• Make the most of your internship by asking plenty of questions, trying out different ways of doing things, and taking the advice of the teacher who is acting as your mentor.
    • Your internship will likely be unpaid.
  5. Enroll in an ACP if you have a degree.Alternative certification programs (ACPs) are a great option for people who’ve already earned a bachelor’s degree and have now decided to go into teaching. While they vary by state, alternative certification programs are often accelerated faster than a Teacher Preparation Program, and they allow you to earn money as soon as you enter the classroom.
    • You will work under a mentor teacher while you complete educational courses.
    • Because it’s an accelerated program, expect to spend much of your time working and completing your teaching courses.
    • If you are enrolled in an alternative certification program, you may teach under a probationary certificate for up to two years while you work toward your certification. However, you will need a school to sponsor your temporary certification.
  6. Pass your certification tests.Every state has its own tests, but you can expect a requirement to pass a content area test and an exam that shows you know how to properly teach. This will demonstrate to the state and schools you apply to that you have the knowledge and skills needed to teach students in your subject.
    • Look for preparation materials online or at local bookstores. Your state’s education agency may even provide free test-prep supplies.
    • The costs of these tests vary by state. For example, certification tests in Texas cost 1 per test.
    • Most tests are given throughout the year, but some may have a limited offering, depending on your state's schedule. Check the calendar early so that you are able to secure your testing spot in time to meet your goals.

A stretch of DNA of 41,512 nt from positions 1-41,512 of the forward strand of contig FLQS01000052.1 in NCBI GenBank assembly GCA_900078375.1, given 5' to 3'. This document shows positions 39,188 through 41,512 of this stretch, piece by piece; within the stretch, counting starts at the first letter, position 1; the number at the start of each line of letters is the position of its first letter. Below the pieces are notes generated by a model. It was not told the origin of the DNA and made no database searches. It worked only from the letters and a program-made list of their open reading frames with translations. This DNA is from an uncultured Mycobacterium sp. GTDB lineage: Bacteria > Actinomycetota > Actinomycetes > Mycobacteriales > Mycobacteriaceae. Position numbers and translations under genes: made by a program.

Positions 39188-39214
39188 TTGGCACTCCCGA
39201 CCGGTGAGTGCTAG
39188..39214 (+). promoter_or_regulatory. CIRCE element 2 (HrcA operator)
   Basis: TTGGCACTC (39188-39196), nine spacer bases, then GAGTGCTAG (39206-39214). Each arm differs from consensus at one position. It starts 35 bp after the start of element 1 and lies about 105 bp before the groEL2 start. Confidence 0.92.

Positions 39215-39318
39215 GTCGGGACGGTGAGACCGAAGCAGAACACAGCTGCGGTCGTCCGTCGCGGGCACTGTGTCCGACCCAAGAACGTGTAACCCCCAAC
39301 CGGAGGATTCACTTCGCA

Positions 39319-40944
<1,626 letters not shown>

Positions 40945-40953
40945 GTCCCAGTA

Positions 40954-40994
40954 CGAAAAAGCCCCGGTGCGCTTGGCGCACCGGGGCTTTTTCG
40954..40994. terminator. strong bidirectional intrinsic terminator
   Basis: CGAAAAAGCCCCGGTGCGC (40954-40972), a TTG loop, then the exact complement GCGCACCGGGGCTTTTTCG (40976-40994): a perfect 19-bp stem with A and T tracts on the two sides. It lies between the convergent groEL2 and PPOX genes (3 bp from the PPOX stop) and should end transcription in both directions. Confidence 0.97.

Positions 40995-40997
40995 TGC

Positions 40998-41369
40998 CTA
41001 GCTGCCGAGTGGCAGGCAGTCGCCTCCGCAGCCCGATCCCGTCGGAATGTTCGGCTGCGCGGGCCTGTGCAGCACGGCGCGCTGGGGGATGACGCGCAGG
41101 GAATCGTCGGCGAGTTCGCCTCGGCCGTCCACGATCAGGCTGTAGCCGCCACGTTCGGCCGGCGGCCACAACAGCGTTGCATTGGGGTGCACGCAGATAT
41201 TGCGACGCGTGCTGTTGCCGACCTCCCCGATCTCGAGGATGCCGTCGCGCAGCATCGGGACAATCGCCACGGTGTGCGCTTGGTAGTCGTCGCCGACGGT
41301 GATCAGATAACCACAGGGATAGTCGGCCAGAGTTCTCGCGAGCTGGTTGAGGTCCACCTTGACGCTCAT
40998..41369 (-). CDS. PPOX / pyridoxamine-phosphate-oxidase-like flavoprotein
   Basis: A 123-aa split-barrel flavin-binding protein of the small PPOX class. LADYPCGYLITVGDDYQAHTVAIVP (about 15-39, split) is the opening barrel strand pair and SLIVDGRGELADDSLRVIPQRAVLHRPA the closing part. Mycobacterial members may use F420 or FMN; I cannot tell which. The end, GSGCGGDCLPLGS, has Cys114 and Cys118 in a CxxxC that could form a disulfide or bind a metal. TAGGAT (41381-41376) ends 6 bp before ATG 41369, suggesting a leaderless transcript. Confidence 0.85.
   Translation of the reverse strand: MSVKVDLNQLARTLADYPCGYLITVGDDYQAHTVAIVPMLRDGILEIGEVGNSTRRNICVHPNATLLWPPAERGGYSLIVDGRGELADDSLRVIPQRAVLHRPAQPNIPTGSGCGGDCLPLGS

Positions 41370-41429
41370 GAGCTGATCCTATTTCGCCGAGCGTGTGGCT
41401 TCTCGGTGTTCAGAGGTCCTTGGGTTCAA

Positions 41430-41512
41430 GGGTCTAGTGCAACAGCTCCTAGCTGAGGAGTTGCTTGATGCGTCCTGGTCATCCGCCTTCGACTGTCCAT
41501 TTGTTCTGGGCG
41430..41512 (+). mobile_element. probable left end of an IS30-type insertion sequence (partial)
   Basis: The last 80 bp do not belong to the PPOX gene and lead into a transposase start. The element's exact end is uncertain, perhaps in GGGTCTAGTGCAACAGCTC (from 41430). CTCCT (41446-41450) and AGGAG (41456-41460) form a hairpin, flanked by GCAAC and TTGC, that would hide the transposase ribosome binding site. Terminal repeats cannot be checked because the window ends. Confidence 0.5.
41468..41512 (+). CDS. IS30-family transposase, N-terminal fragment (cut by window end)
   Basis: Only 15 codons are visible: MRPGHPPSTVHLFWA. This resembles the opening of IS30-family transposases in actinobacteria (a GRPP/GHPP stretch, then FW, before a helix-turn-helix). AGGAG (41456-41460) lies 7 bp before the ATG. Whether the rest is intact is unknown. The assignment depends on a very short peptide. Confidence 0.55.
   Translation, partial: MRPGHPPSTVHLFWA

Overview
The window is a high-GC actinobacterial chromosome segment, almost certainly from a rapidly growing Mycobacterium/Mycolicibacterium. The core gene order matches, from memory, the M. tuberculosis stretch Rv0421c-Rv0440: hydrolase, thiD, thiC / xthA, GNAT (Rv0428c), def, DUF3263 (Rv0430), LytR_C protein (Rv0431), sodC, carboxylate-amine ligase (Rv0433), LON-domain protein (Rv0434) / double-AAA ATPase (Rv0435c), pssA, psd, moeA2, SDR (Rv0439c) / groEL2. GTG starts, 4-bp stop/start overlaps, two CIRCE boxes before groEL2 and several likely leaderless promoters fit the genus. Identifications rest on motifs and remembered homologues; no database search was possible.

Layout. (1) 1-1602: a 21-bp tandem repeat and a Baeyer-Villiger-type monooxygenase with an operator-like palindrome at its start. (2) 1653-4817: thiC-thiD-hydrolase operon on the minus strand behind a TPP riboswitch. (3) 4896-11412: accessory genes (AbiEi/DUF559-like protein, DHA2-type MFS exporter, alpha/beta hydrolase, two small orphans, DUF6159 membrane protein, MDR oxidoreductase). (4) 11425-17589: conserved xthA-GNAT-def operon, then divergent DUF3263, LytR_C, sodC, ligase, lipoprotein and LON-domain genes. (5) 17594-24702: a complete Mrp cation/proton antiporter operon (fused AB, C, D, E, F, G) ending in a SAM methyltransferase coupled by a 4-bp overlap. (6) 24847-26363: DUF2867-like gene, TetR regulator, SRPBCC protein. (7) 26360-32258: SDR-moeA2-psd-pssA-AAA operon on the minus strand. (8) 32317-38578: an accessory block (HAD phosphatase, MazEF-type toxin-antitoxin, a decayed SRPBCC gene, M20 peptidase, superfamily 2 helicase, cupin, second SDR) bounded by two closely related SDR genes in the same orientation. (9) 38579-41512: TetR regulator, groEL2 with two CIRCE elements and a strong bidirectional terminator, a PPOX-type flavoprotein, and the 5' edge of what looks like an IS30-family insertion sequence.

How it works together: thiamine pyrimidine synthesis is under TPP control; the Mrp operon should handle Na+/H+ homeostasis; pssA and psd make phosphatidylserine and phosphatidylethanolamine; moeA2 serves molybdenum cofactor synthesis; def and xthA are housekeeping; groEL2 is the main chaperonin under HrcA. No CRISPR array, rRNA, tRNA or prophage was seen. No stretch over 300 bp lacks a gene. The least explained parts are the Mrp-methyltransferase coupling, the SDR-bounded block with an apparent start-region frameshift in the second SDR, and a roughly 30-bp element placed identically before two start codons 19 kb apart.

7. Apply for your teaching license.All 50 states require a license to teach, and each state has its own requirements for attaining a teaching license. Visit your state’s education agency to apply for your license.
    • You will need to go through a background check in order to receive your license. As part of this process, you will likely be fingerprinted.
    • You will pay a fee to attain your teaching license, which will vary by state.
    • Your Teacher Preparation Program or alternative certification program may assist you in applying for your license.
    • You will need to pass all programs and tests before you apply for your license.
    • Some private schools do not require you to have a teaching license.

Gaining the Necessary Experience

  1. Join a peer tutoring program.Peer tutoring can be a great way to practice teaching others in a one-on-one setting. Check with your school or contact a local high school to find out if they have a formal peer tutoring program.
    • If you cannot find a peer tutoring program, you could try to recruit a few tutoring clients on your own. Start by offering your services for free, but if you do a good job tutoring, you may be able to earn extra money that way.
    • It's best to start tutoring as soon as you decide you want to be a teacher. This will help you gain more experience and find out if teaching others is the right job for you.
  2. Volunteer to work with young people.Teachers do more than deliver lessons. They also build a good relationship with their students and will often be in the role of mentor. Gaining experience with youths will help you develop the skills that you will need as a teacher.
    • Work with scouting programs.
    • Volunteer at a girls’ or boys’ haven.
    • Mentor younger students.
    • Help out with your religious organization’s youth program.
    • Become a camp counselor.